Developing the technological network of the bank is the fourth pillar in its working strategy during the next period.

A plan was set a while ago to achieve that goal and was supervised by Ahmed Darwish. There is coordination with the CBE and a number of consultancy bodies to search for financing for this plan. The cost of executing this plan is approximately EGP 400m.

What about the fifth pillar?

The fifth pillar is to develop the labour force.

The bank has about 20,000 employees. We need the help of the CBE and consultancy bodies to restructure the labour force, and to separate between responsibilities and specialisations as well as between business sectors and subsidy sectors at the bank.

We are about to cooperate with the Egyptian Banking Institute to study our needs of training, during the coming days, with the personal support of the CBE’s governor.

Although the bank has 20,000 employees, there are too few young employees. In order to be able to strengthen its presence in the market and offer good technology, the bank needs to employ a number of trained employees and experienced workers who are able to help it in achieving that plan.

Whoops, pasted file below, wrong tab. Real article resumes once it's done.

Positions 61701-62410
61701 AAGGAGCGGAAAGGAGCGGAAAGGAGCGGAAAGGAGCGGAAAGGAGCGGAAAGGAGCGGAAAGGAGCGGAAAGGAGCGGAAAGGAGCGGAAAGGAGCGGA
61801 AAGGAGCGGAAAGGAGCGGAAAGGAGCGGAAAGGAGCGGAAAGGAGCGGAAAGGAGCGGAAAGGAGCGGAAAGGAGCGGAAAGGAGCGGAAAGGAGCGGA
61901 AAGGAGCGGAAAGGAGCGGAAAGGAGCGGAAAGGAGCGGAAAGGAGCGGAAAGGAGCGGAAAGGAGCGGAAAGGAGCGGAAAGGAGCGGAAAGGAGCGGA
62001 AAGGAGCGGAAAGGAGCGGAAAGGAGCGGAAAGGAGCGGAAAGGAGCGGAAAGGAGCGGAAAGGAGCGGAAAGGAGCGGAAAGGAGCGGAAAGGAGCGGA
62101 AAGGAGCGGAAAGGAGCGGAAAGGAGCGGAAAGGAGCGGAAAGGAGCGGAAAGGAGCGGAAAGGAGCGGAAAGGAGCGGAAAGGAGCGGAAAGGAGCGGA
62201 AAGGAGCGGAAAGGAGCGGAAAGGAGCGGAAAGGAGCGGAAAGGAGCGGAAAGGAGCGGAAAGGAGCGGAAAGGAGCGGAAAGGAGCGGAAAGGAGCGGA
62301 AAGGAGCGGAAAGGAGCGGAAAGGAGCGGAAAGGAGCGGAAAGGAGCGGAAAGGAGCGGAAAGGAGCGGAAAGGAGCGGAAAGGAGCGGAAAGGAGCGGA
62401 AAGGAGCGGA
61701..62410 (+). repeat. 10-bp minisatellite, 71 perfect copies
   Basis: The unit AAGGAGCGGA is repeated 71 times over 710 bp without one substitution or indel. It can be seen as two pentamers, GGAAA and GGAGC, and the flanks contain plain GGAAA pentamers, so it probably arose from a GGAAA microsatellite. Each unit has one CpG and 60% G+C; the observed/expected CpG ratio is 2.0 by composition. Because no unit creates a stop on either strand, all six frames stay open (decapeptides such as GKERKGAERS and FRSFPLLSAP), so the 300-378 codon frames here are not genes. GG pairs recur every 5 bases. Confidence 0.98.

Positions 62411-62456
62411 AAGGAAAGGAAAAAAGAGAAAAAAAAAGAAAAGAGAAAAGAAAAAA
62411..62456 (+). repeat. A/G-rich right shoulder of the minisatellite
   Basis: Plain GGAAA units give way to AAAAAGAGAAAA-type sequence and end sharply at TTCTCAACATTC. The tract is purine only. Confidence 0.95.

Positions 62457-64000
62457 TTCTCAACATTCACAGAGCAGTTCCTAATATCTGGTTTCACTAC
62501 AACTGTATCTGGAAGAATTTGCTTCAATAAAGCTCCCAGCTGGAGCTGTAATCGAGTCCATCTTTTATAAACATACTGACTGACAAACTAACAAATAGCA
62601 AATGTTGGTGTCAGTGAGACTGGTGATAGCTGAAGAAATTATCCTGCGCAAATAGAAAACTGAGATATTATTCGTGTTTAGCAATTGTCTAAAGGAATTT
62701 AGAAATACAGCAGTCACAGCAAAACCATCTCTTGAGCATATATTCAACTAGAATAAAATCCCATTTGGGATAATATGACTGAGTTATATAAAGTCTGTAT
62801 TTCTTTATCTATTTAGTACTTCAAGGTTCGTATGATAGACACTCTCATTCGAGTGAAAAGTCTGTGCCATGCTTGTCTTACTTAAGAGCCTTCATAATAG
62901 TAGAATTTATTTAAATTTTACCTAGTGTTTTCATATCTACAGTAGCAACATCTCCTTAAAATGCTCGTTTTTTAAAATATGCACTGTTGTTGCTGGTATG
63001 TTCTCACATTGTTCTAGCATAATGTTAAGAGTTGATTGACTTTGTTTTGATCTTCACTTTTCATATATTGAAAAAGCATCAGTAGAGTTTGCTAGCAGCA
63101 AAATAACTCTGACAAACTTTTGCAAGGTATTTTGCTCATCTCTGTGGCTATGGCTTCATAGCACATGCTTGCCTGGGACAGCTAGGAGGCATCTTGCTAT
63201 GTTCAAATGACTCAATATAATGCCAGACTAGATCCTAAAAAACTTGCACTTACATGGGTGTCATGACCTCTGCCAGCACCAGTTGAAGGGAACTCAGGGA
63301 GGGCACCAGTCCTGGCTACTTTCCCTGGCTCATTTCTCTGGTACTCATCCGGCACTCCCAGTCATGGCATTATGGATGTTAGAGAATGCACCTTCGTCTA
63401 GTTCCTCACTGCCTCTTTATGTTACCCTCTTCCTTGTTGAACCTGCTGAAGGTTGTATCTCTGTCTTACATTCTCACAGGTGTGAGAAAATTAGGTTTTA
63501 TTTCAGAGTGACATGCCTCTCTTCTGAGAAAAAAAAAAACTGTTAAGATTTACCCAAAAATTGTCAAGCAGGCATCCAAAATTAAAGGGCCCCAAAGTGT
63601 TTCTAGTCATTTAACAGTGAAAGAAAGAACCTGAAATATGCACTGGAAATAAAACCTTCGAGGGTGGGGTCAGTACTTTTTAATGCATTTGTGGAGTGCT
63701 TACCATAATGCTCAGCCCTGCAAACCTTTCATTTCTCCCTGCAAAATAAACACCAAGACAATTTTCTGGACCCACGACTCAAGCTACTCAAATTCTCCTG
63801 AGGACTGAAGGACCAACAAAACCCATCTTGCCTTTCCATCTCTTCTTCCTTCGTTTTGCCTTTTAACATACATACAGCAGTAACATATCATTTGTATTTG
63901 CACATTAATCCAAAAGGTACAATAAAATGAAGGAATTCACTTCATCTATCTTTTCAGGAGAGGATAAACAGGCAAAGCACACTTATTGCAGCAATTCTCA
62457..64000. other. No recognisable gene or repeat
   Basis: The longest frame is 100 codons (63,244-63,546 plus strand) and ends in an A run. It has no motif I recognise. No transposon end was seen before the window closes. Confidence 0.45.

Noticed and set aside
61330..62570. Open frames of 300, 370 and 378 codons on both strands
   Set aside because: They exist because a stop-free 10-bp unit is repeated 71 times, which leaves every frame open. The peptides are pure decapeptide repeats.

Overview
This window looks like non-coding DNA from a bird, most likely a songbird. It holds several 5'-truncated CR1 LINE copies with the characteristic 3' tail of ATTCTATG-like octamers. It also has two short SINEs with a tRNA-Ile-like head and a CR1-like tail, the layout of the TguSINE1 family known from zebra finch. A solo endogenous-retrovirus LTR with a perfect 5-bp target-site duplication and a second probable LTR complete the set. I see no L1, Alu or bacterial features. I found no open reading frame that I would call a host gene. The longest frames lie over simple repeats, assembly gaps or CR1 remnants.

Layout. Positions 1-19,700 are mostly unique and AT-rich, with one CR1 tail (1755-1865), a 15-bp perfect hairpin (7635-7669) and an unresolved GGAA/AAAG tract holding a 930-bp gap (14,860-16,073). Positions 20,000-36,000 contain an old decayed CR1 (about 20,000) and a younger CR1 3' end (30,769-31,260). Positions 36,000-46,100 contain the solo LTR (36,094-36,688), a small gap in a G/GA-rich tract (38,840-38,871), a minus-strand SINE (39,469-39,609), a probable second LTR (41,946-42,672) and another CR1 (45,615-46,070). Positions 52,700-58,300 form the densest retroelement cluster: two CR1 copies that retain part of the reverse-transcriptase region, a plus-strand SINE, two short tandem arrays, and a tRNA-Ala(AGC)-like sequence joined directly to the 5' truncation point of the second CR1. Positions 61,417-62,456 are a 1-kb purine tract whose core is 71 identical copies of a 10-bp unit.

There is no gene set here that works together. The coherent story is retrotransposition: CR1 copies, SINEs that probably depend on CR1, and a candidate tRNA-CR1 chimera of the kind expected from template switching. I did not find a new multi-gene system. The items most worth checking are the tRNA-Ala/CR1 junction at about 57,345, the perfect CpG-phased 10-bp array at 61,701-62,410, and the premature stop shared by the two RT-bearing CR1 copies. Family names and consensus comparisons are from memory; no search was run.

What about the sixth pillar?

The sixth pillar is to solve the problem in the bank’s capital base. PBDAC’s capital amounts to EGP 1.5bn, but the bank’s losses may reach EGP 5bn by the end of this June.

In order to adhere to the controls of loaning, risks, and governance that the CBE sets, the bank needs to restructure its capital and equity, whether through capital increases by obtaining subordinated loans, or another way.

Here, I would like to assert that this way the bank may not continue playing its role.

What about the bank’s dues at the Ministry of Finance?

The bank’s dues at the Ministry of Finance amount to EGP 3bn. During the short period over which I have assumed responsibility at the bank, I realised the keenness of the prime minister and the ministers of agriculture and finance in giving the bank these dues. This comes within the state’s concern about returning the bank to playing a real role.

We have already obtained about EGP 400m out of these dues. Furthermore, in the coming days we will obtain other dues as a result of cotton subsidies worth about EGP 500m. A meeting with the Ministry of Finance is being prepared to discuss how to recover the rest of the dues very soon.